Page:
It came to nothing, though, as Gambhir and Virender Sehwag approached a 50 stand – until their running between the wickets failed them.

Sehwag clipped the first ball of the 11th over to midwicket. But Samit Patel saved the boundary with a diving stop, and Finn's race from mid-on in support paid off handsomely when he threw in over the stumps to comfortably run out Sehwag after he was sent back for a third.

It was hardly the way England might have envisaged taking the first wicket, but proved the value of all their attention to detail and painstaking training.

Monty Panesar's first success came in more conventional, indeed classical, fashion.

He had worked hard to draw Cheteshwar Pujara forward several times, and then surprised him on the back foot with an arm ball which snaked through the defence to hit middle-stump.

Masterclass: James Anderson took two wickets despite unhelpful conditions

Masterclass: James Anderson took two wickets despite unhelpful conditions

Gambhir, joined by Tendulkar to the obligatory raucous crowd reception at this cavernous stadium, appeared unperturbed by a failure from India's prolific new No 3.

The left-handed opener had hit 10 fours and duly completed his 81-ball half-century with a scampered single before lunch.

But he was first to go in the afternoon, laying back to cut after losing the strike against Panesar and edging a sharp chance to slip which Jonathan Trott just about clung on to.

Tendulkar scratched his way to his first 20, regularly playing and missing at Finn and then Anderson as Cook operated the two seamers in tandem with Panesar.

Finn's fine spell was in vain, but Anderson got a deserved breakthrough when Virat Kohli edged low to Swann at second slip.

Swann had bowled only three overs at that stage, but was called into the attack to give Panesar a rest after 21 unchanged.

Jump for joy: Monty Panesar dismissed Cheteshwar Pujara and Gautam Gambhir

Jump for joy: Monty Panesar dismissed Cheteshwar Pujara and Gautam Gambhir

Yuvraj began tentatively, but two driven fours off Swann gave him confidence – and after tea, he immediately went up the wicket to Panesar and struck him for a straight six.

England were toiling by the time Yuvraj lost concentration and poked a catch to cover off Swann, and it might have been two in two next ball when Dhoni's attempt to dominate from the outset brought only a thick inside-edge just short of Patel at midwicket.

Tendulkar began to live up to his billing, increasingly fluent in a 155-ball innings which contained 13 fours but ended in anti-climax – and no 101st international hundred – when he followed some Anderson outswing and was well-caught behind by Matt Prior, diving low to his right.

England then had an obvious chance to run out Ravichandran Ashwin for just a single, he and Dhoni contriving another India mix-up only for Finn to fumble at mid-on when another accurate return to the striker's end would have done the trick.

Anderson, however, ensured it was unarguably England's day when he broke another handy stand by getting through Ashwin's defences with the new ball in the penultimate over.

Picture Dispute

We are unable to carry live pictures from the third Test in Kolkata due to a dispute between the Board of Control for Cricket in India (BCCI) and international news organisations.

The BCCI has refused access to Test venues to established picture agencies Getty Images and Action Images and other Indian photographic agencies. MailOnline consider this action to be a strike against press freedom and supports the action to boycott BCCI imagery.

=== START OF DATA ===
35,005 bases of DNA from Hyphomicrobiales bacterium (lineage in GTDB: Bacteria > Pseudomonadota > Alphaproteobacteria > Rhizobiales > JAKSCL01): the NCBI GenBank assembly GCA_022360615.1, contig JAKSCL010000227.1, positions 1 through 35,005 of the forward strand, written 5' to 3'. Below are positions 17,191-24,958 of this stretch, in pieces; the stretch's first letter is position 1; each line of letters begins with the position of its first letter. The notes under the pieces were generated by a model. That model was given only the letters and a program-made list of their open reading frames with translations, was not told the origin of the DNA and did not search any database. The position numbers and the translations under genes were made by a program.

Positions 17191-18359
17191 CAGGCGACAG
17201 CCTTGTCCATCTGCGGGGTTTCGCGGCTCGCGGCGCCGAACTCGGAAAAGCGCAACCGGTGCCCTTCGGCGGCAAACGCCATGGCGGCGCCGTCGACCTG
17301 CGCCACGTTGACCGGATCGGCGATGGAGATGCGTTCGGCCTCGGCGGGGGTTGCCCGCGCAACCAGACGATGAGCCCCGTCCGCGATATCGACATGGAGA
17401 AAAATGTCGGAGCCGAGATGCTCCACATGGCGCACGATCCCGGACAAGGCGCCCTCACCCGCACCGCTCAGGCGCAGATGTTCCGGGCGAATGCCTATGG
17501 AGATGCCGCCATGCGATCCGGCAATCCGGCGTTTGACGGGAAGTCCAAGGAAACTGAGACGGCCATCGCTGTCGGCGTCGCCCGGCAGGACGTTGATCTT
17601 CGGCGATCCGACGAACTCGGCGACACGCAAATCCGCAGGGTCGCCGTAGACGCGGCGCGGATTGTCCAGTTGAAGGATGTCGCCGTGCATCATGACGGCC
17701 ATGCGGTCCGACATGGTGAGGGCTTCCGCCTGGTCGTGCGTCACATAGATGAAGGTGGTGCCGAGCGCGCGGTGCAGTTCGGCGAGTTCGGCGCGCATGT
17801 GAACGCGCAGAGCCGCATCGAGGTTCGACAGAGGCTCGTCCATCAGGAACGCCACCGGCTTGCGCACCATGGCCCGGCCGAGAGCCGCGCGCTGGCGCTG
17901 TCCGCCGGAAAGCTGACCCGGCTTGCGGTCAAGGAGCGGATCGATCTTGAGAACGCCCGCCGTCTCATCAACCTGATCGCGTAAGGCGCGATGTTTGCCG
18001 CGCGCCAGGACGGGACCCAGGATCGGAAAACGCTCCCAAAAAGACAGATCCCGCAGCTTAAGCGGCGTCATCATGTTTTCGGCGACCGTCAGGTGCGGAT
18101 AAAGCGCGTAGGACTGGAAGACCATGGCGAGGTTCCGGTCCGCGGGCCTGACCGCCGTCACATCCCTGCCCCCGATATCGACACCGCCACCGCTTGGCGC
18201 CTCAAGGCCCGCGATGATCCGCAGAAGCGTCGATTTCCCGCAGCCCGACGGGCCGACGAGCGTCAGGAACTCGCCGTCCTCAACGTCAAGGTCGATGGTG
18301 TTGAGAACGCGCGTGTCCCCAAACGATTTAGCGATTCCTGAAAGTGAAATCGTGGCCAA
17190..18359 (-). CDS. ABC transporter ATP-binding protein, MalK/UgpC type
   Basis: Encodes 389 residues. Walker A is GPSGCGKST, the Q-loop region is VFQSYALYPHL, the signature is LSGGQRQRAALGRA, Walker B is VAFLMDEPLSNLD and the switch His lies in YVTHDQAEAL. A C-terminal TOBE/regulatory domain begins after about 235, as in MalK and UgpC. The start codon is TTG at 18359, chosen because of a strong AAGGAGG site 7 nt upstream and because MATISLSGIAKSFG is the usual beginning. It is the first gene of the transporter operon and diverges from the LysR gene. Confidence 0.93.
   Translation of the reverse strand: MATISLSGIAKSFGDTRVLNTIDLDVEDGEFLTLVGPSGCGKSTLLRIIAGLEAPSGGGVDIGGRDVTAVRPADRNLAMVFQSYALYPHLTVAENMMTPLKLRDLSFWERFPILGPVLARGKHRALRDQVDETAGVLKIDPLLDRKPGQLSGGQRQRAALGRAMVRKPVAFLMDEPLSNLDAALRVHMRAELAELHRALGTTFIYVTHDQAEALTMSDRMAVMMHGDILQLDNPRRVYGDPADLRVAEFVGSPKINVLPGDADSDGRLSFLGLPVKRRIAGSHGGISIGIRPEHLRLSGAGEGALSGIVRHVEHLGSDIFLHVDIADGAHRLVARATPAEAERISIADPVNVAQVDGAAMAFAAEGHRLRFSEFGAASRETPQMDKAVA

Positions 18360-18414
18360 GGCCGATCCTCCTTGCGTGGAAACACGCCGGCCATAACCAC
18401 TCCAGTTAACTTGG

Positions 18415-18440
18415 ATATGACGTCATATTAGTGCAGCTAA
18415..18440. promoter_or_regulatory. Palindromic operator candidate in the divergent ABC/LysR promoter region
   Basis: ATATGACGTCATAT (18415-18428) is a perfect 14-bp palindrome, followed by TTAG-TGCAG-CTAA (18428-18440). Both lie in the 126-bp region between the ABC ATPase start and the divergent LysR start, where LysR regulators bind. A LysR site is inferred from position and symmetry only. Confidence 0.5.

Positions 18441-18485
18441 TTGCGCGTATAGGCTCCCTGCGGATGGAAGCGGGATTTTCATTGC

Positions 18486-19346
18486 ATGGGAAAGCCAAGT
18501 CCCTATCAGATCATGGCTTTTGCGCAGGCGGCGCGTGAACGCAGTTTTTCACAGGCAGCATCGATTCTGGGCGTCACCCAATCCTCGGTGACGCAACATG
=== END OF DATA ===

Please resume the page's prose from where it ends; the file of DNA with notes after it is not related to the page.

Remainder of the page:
Kevin Pietersen has wet shave in India ahead of third Test

KP's close shave: After visit to barbers in India, let's hope he delivers another smooth performance!

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UPDATED:

11:16 GMT, 28 November 2012

It was thought Kevin Pietersen would have a close shave against India's spin bowlers in Mumbai, but after scoring 186 magnificent runs to set up an historic win for England, the maverick batsman decided to live life on the edge at the barbers.

The often-stubbled 32-year-old opted to go in for what he described on Twitter as a 'lazy shave' ahead of next week's third Test in Kolkata, and he duly posted a picture of himself being shorn with cut-throat razor alongside the tweet.

Cutting edge: Pietersen goes under the knife in India

Cutting edge: Pietersen goes under the knife in India

England fans will be hoping that the shave doesn't have the Samson effect on Pietersen, because if Pietersen continues to bat as he did in Mumbai, Alastair Cook's men surely have a chance of taking a 2-1 lead in the four-match series.

Following this week's 10-wicket win Matt Prior posted a picture of Pietersen enjoying a beer with his team-mates on Twitter, with the accompanying word 'reintegration complete'.

Reintegrated: Pietersen celebrates the win in Mumbai with his team-mates

Reintegrated: Pietersen celebrates the win in Mumbai with his team-mates

Reintegrated: Pietersen celebrates the win in Mumbai with his team-mates

It is certainly refreshing to see Pietersen enjoying himself in the company of his team-mates again.

Long may it continue.

Stuart Broad form an issue for England, says David Saker

Broad's form has become an 'issue' for England, admits bowling coach Saker as Finn returns to action

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UPDATED:

10:11 GMT, 27 November 2012

Wicketless: Broad has struggled in India

Wicketless: Broad has struggled in India

England have admitted they have ‘an issue’ with Stuart Broad and may consider dropping their vice-captain for the crucial third Test in Kolkata next week.

Broad – who was hit by illness during the second Test as exclusively revealed by Sportsmail on Friday night – had a match to forget here in Mumbai as England pulled off an historic victory to level the series against India, bowling 12 wicketless overs for 60 runs in the first innings and not even being called on in the second.

Now, with Steven Finn returning to action on Monday for the England Performance Squad in their match here in Mumbai, Broad’s place is in question even though he has been one of their principal performers over the last few years.